The next day, the margin will be reevaluated by your broker. The broker will take a look at the move of the stock or other security you opened an options trade on, and then he will recalculate the two standard deviations. After this, your margin will be adopted to the move of the security. Of course, there exist a lot of different strategies in the markets on how to reduce the margin and even how to keep it unchanged. The classic ones are ,for example, the bull-put spread or cash-secured put.
This was a pretty simplified explanation of how the margin is calculated. But I hope this explanation will give you a rough understanding of the calculation of the margin.
But how high should your margin be, and how much margin is safe? Well, there are a lot of different recommendations and opinions. But if you ask me, they are all subjective. Some traders recommend using a maximum of 20% to 30% of your account size. My personal recommendation, and it’s also a recommendation of other professional traders I know, is to have a total margin of a maximum 50%. After a crash, when you see that the markets start to recover, then (and only then) you can temporarily deviate from this rule and increase the margin to 70% to profit from the fast market recovery. By the way, if you would like to know how to profit from crashes in the stock market, you should check my course on Udemy, folks.
As you can see, every trader is acting differently which is absolutely legitimate. The reason for this is that every trader has his own trading strategy and a certain account size. Therefore, it’s actually not possible to give an objective answer on how much margin is safe.
But whatever you do, just ensure you have enough money to avoid a margin call. Always check your available money (which is not frozen up) and check your positions before adding new ones. Always ask yourself: how much would you risk when you push up the margin, and can you afford it to do this?
In other words, it’s all up to you how you deal with this topic. As long as you have good money management, you can deal with the margin as you want.
Is Margin Trading A Good Idea?
If you ask yourself: “Is margin trading a good idea”, I can say: yes, it is. But again, as long as you follow the rule not to exaggerate, and as long as you have good money management. If you deviate from the rule and disregard the margin, you will risk losing a bigger part of your money or even your whole account. In this case, margin trading would be a bad idea. And to show you that even professionals make these mistakes, I’d like to give you one example of when a professional went bankrupt because this person didn’t care about the margin.
Karen “Supertrader” Bruton
There is a lot of information about Karen Bruton on the internet and on YouTube available. But a lot of this information I cannot verify if this information is fake news or not. Therefore, I cannot give you detailed information about Karen Bruton without risking providing false information.
Therefore, long story short of some reliable sources:
Karen Bruton’s trading activity began somewhere at the beginning of the 2000s. Allegedly, she had $100.000 and would borrow money from her family. In total, she would have about $600.000 at the beginning, and she would develop a strategy for how to trade options on indices in the stock markets, like options on index ETFs like the ETF on S&P500 (SPY), on Russel 2000 (IWM), and so on.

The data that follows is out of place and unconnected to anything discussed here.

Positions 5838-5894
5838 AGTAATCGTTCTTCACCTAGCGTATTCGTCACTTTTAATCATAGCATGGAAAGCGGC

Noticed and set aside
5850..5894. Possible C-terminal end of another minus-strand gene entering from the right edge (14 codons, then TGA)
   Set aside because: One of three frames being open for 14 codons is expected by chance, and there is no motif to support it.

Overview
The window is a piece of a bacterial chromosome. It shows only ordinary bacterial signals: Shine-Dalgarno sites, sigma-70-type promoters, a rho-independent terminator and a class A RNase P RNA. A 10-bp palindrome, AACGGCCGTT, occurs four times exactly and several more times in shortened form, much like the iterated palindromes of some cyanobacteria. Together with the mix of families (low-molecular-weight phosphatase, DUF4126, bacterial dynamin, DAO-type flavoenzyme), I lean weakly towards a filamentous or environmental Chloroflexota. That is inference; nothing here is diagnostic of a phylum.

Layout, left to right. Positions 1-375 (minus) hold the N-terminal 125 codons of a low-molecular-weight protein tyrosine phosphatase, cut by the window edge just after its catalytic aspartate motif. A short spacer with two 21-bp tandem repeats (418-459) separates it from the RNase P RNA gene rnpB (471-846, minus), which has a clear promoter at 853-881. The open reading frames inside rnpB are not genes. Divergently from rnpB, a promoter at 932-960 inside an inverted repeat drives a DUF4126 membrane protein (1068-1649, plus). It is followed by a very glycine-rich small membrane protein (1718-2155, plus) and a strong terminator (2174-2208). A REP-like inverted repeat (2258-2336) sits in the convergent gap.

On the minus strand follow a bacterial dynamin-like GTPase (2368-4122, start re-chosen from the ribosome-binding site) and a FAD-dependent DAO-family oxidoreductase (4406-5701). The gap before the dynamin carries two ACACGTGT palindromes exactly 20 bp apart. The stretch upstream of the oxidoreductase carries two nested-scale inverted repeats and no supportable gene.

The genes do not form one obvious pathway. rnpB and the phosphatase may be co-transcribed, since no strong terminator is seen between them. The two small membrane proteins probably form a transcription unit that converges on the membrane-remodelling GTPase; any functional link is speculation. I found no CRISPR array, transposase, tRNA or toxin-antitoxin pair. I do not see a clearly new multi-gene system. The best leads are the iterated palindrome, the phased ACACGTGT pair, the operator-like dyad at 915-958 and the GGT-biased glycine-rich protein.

The incredible result was that she would take these $600.000 and make $40 Million in just three years, which means an annual result of around 305%. Because of this success, she set up a fund and gathered more money, for example, from institutional investors.
As a strategy, she specialized in trading strangles on these products. If you never heard about a strangle: a strangle means that you sell a naked put and a naked call at the same time. The idea behind this strategy is to speculate that the underlying (stock, futures contract, or whatever) will move sideways. If the underlying starts to move in a certain direction and cause losses, you would need to adjust your positions by closing the loss positions and opening new positions with a longer expiration than the previous position to recover the losses. The term for this method is called “rolling positions”.
According to the available information, she wouldn’t roll the positions into a longer period of expiration. Instead, she would select a lower strike with the same expiration. But to collect a premium to recover the losses and generate a profit, she would need to increase the number of positions.
But the problem here, as you might already recognize, was what? Correct, bigger positions mean a higher margin. And by using this method, she must have had her account operating under full load and thus the most time at the margin limit.
Doing this, it would be just a matter of time before an account operating at margin limits would get a margin call. And in one of the interviews I’ve seen, she admitted to realizing a loss of $50 million on just one freaking day!
But it seems that she tried to conceal this huge loss of $50 million, and did some actions to generate incentive fees, although she didn’t make profits at all. These actions lead to a fraud investigation by the SEC. But to explain it all in detail would go far beyond the scope of this article, and it’s actually not the core topic of it. If you would like to read the SEC allegation, you can download it here. What is important to learn from this case is to have very good money and risk management. Just in case you are looking for a good book about risk in trading, I can recommend the book called “Trading Risk by Kenneth L. Grant”*
Okay, folks, this was one example to show you what happens when you operate your account at the margin limit. There are, of course, more examples with professionals. If you would like to read more about it, just google Victor Niederhoffer. It’s a hedge fund manager (actually a brilliant one) who exaggerated it twice.
As you can see, having good risk management and dealing with margin properly is crucial to surviving in trading!